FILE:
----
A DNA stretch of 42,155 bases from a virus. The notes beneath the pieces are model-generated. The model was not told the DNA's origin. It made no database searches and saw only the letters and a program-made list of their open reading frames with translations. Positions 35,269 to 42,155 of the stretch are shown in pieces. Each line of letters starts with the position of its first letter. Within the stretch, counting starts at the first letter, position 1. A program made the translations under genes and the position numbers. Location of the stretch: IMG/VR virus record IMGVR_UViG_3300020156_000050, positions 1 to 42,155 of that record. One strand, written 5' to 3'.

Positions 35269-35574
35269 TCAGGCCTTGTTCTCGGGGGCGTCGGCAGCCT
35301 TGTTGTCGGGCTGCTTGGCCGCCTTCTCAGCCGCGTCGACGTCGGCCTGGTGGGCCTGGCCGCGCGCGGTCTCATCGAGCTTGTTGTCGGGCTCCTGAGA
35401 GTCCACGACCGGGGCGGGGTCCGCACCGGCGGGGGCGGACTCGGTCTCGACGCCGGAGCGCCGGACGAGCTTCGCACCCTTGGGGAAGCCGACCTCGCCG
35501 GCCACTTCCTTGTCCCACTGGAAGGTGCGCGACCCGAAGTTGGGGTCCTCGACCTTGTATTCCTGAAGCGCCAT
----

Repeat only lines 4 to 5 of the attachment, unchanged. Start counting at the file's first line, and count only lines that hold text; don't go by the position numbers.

35301 TGTTGTCGGGCTGCTTGGCCGCCTTCTCAGCCGCGTCGACGTCGGCCTGGTGGGCCTGGCCGCGCGCGGTCTCATCGAGCTTGTTGTCGGGCTCCTGAGA
35401 GTCCACGACCGGGGCGGGGTCCGCACCGGCGGGGGCGGACTCGGTCTCGACGCCGGAGCGCCGGACGAGCTTCGCACCCTTGGGGAAGCCGACCTCGCCG